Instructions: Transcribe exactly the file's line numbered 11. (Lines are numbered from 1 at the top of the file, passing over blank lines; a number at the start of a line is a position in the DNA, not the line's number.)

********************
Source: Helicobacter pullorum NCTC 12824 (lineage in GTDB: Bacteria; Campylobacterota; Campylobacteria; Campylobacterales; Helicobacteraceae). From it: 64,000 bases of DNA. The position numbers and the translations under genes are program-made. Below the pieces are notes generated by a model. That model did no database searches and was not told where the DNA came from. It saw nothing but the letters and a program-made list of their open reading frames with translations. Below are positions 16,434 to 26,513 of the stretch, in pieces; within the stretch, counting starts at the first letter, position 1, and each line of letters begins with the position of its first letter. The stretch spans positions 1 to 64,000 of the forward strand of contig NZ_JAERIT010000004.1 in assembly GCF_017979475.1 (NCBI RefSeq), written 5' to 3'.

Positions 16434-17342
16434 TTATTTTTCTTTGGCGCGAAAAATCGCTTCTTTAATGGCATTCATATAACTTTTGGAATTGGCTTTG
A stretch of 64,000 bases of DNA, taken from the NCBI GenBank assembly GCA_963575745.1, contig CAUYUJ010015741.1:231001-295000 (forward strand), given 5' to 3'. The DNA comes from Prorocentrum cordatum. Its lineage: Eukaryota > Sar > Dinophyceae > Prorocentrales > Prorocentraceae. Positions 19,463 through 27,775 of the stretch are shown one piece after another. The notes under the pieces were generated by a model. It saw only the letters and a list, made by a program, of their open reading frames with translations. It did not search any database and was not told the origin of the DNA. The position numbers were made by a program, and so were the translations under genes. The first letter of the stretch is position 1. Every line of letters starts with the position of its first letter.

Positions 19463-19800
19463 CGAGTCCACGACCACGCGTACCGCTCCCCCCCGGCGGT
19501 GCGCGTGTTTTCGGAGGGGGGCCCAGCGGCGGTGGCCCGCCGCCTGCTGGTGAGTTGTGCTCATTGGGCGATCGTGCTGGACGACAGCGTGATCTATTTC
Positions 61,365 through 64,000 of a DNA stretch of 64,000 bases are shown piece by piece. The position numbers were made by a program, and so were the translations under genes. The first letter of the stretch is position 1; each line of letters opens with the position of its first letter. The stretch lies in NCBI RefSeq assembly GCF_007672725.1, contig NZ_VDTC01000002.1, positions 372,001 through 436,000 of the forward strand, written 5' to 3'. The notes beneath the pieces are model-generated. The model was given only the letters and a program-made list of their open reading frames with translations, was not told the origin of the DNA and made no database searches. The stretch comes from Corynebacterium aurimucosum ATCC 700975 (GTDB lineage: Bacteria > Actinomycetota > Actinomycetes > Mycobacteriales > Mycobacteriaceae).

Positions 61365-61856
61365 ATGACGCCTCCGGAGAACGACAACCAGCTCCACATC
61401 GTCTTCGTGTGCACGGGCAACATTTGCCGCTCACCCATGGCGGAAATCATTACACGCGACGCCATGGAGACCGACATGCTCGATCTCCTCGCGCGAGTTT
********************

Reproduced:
61401 GTCTTCGTGTGCACGGGCAACATTTGCCGCTCACCCATGGCGGAAATCATTACACGCGACGCCATGGAGACCGACATGCTCGATCTCCTCGCGCGAGTTT